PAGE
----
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After nearly three months of study and service in Peru, Goshen College students had a final opportunity for focused reflection on their experiences and on the joys and potential challenges of returning to the United States. Our concluding gathering was held at a Christian retreat center called Kawai, located on the beach about a 90-minute drive south of Lima. The retreat center consists of a large collection of spacious buildings amid well-landscaped grounds, just a few hundred yards from the Pacific Ocean. It has wide lawns, a nice swimming pool and a broad beach, perfect for long walks and contemplation.
The three-day retreat is an important step toward helping the students return successfully to their lives in the United States. Students had a chance to reflect on their experiences abroad and put it all in context before the emotional roller coaster of jumping from sad goodbyes in Peru to joyous family reunions back home and a return to normal routines.
On Friday afternoon, students shared stories from their service experiences. All said they enjoyed their service locations – Chancay on the coast, Ayacucho and Tarma in the mountains and San Ramon, La Merced and San Miguel in the central jungle. In some cases, students said they had dream assignments, were kept busy and taxed physically or emotionally. In other cases, students coped with cultural confusion or periods of inactivity and had to learn patience as they tried to find their way in new organizations. A few said they didn’t connect with their host families and were sometimes lonely. Still, they all appreciated the relationships they formed, and are especially thankful for the students with them on service and for their families back home.
Saturday morning, the students presented their final projects, which covered a wonderful variety of topics and included a creative element to demonstrate the depth of their understanding. They presented on such subjects as evangelization, Peru’s civil war of the 1980s and 1990s, the education system, folk remedies, the legal profession, jungle food, Andean cosmology, Peruvian food preparation, and farming and music in an indigenous village. Students learned a traditional dance and about a popular TV show and re-enacted a popular carnival activity – tossing water balloons at one another.
In the afternoon, students learned about “re-entry shock” – how and why people who travel to other countries often feel sad to leave and struggle to readjust to life back home. Students discussed what they will miss most about Peru, what they won’t miss, how they have changed the past three months and what they are looking forward to the most about returning to the United States. They also had fun participating in role-plays in which they portrayed students coping with unexpected challenges in talking with friends, family and acquaintances about their time in Peru.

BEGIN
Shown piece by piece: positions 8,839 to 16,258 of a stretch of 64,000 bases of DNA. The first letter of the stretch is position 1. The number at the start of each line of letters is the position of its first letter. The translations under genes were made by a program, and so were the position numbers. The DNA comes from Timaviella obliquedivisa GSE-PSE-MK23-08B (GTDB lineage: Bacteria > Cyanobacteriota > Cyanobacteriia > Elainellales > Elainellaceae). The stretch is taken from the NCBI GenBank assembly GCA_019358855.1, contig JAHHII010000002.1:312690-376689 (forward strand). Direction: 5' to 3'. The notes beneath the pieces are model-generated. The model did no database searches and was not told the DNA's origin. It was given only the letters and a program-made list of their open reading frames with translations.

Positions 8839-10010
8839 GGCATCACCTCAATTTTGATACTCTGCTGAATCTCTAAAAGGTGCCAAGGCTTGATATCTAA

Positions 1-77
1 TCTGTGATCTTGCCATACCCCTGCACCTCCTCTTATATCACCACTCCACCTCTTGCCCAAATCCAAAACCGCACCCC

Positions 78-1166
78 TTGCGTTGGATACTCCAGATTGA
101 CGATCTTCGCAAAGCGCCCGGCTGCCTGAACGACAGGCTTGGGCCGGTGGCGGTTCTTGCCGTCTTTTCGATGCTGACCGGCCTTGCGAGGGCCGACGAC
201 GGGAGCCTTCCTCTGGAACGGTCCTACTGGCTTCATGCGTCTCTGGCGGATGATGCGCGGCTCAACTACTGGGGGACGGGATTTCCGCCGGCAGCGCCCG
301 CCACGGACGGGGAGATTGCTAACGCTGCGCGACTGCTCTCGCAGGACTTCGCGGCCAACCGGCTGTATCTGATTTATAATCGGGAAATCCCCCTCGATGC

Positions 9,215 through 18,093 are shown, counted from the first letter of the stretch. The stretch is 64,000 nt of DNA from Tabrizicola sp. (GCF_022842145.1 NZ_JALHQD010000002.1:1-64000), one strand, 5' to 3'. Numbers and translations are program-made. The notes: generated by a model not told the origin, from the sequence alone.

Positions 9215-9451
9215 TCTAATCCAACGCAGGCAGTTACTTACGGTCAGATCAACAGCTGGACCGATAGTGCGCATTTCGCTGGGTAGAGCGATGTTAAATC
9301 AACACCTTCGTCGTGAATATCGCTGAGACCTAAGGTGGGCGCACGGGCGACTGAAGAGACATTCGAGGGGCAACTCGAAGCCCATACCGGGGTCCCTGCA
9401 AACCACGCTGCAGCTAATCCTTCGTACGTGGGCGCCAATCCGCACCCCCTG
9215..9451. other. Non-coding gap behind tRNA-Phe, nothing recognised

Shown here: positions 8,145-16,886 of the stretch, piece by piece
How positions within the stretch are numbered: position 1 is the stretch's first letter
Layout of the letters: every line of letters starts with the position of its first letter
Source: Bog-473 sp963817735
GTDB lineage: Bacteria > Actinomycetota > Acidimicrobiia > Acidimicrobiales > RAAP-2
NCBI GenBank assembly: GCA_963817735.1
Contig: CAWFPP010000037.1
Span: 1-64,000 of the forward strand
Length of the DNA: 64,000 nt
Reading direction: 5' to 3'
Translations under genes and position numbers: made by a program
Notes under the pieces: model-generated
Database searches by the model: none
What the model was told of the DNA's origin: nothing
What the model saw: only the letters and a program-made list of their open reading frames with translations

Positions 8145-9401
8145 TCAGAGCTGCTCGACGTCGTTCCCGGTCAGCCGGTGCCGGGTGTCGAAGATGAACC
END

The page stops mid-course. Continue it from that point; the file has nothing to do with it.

Students planned and led our Sunday worship service, which consisted of prayers, inspirational readings, hymns, stories about Peruvians who positively influenced them and how their faith sustained them during SST. One student chose the hymn, “Alleluia, the Great Storm is Over,” which prompted appreciative laughter from the others. She assured them that she wasn’t necessarily referring to SST, but added, “God is with us in good and bad.”
After worship, students had the opportunity to reflect one last time on their overall experience in Peru – their expectations vs. the reality they experienced, what surprised them most about Peruvians, their highlights and biggest challenges and what they will remember most about SST. Common themes included appreciation for the beauty of Peru and the hospitality of Peruvians. Many said they would remember most the relationships they made with Peruvians and within the SST unit.
Throughout our time students dealt with their bittersweet feelings of sadness for being together as a group for the last time and excitement about returning home. As had been previously noted in this blog, this was an especially close SST group. Men and women spent their class breaks together, usually gathered in a circle deep in conversation. They enjoyed being together after class and on weekends. And when they returned from service, they had a joyous reunion.
Still, students were ready to conclude their time in Peru and ready to rejoin family, friends and familiar patterns of study, work and play. They even expressed excitement about returning to the decidedly cooler weather of the Midwest. SST Peru Co-Directors Richard Aguirre and Judy Weaver felt very fortunate for the opportunity to guide Aimee, April, Caleb, Dean, Derek, Gina, Gretchen, Jackson, Jake, Jonathan, Malaina, Maria, Natalie, Neal and Thomas during their successful Study-Service Terms in Peru. We will miss them.